The decision to repeal, worthy for its own sake, could be helpful in inducing other countries to discontinue certain practices impeding U.S. exports, but should not be made conditional on such concessions. It could (and should) set in motion a coherent government assessment of the strengths and weaknesses of the printing industry and the most constructive form of government assistance, if assistance is needed at all.

Retaining the "manufacturing clause" in one form or another is not only a barrier to commerce. It is also (by seeming to respond to the problems of the printing industry) a barrier to direct, constructive attention to the real needs of the industry for whose benefit this aged protectionism has been kept on the books. It is also a barrier to American authors unable to find publishers in the United States, and a barrier to American publishers eager for greater flexibility with which to achieve greater efficiency and greater market opportunities.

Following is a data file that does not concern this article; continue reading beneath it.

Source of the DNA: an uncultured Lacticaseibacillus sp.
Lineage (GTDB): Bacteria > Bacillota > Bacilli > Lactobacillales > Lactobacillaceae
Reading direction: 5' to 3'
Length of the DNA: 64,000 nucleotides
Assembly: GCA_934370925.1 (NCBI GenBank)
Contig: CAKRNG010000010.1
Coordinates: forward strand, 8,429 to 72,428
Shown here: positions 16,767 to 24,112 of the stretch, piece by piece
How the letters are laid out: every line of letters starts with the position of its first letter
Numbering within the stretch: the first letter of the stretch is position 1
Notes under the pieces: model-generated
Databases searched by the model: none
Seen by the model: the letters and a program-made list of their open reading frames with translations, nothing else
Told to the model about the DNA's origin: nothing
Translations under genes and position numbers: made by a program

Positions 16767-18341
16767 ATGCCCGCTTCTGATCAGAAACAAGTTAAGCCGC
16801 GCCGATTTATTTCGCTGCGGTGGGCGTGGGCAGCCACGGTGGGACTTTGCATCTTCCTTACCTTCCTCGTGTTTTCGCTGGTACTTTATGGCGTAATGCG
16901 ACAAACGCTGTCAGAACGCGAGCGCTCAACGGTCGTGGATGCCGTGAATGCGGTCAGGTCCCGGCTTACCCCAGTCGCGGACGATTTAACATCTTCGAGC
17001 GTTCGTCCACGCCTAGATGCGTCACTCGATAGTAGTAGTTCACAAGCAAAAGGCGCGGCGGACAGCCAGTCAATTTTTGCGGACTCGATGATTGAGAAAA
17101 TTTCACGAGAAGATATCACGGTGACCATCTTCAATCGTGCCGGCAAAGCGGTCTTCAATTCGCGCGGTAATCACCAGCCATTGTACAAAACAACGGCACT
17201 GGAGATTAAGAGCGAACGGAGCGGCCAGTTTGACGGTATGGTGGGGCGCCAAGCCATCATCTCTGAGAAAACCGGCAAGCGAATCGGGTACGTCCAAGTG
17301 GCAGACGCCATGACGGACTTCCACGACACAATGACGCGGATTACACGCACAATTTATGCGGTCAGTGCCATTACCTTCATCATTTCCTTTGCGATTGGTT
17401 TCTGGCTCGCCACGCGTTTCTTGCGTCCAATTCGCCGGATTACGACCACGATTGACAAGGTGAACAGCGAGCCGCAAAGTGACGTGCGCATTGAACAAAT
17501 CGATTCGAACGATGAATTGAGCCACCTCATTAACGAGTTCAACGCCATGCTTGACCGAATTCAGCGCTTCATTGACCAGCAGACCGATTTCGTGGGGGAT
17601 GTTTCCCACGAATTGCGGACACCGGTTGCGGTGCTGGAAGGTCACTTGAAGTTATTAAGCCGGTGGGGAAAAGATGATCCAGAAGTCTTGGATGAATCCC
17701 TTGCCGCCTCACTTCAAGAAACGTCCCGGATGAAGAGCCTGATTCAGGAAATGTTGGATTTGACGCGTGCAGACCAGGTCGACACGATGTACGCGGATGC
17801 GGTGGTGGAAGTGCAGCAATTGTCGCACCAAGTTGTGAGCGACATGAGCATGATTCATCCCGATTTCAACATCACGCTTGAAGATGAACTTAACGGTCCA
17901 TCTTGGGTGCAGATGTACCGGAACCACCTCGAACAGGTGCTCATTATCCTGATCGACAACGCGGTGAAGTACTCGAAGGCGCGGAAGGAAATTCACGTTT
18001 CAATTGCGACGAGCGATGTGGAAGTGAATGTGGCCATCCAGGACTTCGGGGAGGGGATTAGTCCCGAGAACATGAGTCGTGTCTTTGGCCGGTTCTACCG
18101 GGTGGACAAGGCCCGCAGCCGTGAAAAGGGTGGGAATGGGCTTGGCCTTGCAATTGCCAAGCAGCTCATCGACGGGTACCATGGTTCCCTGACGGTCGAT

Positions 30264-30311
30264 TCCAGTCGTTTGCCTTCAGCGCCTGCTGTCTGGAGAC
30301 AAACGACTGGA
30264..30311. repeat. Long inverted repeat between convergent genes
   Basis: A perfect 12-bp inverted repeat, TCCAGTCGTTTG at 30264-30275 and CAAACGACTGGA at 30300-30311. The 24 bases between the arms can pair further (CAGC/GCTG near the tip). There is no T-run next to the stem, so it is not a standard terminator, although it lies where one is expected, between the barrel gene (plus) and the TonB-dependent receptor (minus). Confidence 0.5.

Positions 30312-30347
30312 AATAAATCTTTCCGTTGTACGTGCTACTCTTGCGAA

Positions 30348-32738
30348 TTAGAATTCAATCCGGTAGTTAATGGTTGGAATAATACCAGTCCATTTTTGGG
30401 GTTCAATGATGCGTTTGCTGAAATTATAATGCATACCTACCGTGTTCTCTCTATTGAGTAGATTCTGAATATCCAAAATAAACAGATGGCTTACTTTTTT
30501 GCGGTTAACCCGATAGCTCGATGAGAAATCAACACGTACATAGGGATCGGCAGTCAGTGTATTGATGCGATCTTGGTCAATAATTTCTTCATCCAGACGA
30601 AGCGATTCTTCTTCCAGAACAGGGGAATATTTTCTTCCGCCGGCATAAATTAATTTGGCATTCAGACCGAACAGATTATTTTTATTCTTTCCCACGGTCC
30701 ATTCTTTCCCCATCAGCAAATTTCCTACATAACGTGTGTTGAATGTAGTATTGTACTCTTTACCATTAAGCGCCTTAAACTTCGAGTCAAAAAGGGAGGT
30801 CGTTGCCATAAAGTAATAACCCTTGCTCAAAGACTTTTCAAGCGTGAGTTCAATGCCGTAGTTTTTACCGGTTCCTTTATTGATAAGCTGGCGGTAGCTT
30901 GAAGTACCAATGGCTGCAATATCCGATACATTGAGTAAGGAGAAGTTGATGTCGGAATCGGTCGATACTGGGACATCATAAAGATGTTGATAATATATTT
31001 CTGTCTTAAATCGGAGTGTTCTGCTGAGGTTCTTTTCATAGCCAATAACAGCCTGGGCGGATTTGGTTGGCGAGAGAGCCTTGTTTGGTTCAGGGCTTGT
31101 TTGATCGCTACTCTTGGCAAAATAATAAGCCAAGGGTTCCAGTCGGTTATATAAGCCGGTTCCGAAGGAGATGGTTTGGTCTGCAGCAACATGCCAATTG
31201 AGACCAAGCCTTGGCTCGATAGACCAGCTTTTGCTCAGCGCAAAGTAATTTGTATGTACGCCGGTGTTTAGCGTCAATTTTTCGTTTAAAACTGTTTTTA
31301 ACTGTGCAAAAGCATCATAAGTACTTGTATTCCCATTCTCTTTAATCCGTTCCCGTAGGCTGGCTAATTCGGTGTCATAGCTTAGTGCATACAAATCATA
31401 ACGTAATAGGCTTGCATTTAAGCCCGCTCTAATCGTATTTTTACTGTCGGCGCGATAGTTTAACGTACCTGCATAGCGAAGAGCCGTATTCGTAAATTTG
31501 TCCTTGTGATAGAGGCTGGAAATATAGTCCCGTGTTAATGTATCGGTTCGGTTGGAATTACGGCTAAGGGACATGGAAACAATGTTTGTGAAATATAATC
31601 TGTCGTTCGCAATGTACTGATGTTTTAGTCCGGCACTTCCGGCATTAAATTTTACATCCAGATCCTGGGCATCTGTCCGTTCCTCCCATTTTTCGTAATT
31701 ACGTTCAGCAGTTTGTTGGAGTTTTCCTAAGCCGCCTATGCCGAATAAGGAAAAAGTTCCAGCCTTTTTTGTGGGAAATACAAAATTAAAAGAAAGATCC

It is long past time to free the copyright law, the book writers and the publishing industry from this encumbrance. It is time for enlightened attention to the best interests of all the people whose lives and livelihoods are affected by this issue—the needs of the printing industry no less than those of anyone else,

(This statement presents the writer's personal views and does not necessarily, in every detail, reflect the views of the U.S. Council for an Open World Economy or the Council's trustees. The Council is a nonprofit organization engaged in research and public education on the merits and problems of achieving an open international economic system.)


Washington, D.C., October 24, 1975. Re: H.R. 2223, Copyright Bill. HERB FUCHS, Esq., Counsel, House Judiciary Subcommittee on Courts, Civil Liberties and the

Administration of Justice, Rayburn Building, Washington, D.C. DEAR HERB: We understand that you will probably only have one more day of hearings on H.R. 2223 (Ms. Barbara Ringer will testify as Register of Copyrights on October 30, 1975) and then the Subcommitte will go to mark-up.